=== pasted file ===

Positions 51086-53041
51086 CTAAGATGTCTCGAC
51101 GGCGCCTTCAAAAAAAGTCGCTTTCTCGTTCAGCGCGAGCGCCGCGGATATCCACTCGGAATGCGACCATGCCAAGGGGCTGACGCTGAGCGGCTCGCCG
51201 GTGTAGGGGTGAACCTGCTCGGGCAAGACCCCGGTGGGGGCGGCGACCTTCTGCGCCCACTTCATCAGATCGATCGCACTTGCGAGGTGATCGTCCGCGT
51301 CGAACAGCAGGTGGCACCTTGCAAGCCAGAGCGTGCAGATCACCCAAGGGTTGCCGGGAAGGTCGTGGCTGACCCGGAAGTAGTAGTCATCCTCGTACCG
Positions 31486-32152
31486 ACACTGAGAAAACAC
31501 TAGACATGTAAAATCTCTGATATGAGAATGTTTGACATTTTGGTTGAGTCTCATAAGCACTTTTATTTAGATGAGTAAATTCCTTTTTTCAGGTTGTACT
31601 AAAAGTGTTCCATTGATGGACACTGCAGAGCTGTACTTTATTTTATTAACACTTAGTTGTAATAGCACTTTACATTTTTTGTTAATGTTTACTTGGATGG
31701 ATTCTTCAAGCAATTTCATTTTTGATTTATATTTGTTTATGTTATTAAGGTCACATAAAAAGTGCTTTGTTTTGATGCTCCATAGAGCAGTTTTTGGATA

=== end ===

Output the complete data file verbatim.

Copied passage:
Positions 51086-53041
51086 CTAAGATGTCTCGAC
51101 GGCGCCTTCAAAAAAAGTCGCTTTCTCGTTCAGCGCGAGCGCCGCGGATATCCACTCGGAATGCGACCATGCCAAGGGGCTGACGCTGAGCGGCTCGCCG
51201 GTGTAGGGGTGAACCTGCTCGGGCAAGACCCCGGTGGGGGCGGCGACCTTCTGCGCCCACTTCATCAGATCGATCGCACTTGCGAGGTGATCGTCCGCGT
51301 CGAACAGCAGGTGGCACCTTGCAAGCCAGAGCGTGCAGATCACCCAAGGGTTGCCGGGAAGGTCGTGGCTGACCCGGAAGTAGTAGTCATCCTCGTACCG
Positions 31486-32152
31486 ACACTGAGAAAACAC
31501 TAGACATGTAAAATCTCTGATATGAGAATGTTTGACATTTTGGTTGAGTCTCATAAGCACTTTTATTTAGATGAGTAAATTCCTTTTTTCAGGTTGTACT
31601 AAAAGTGTTCCATTGATGGACACTGCAGAGCTGTACTTTATTTTATTAACACTTAGTTGTAATAGCACTTTACATTTTTTGTTAATGTTTACTTGGATGG
31701 ATTCTTCAAGCAATTTCATTTTTGATTTATATTTGTTTATGTTATTAAGGTCACATAAAAAGTGCTTTGTTTTGATGCTCCATAGAGCAGTTTTTGGATA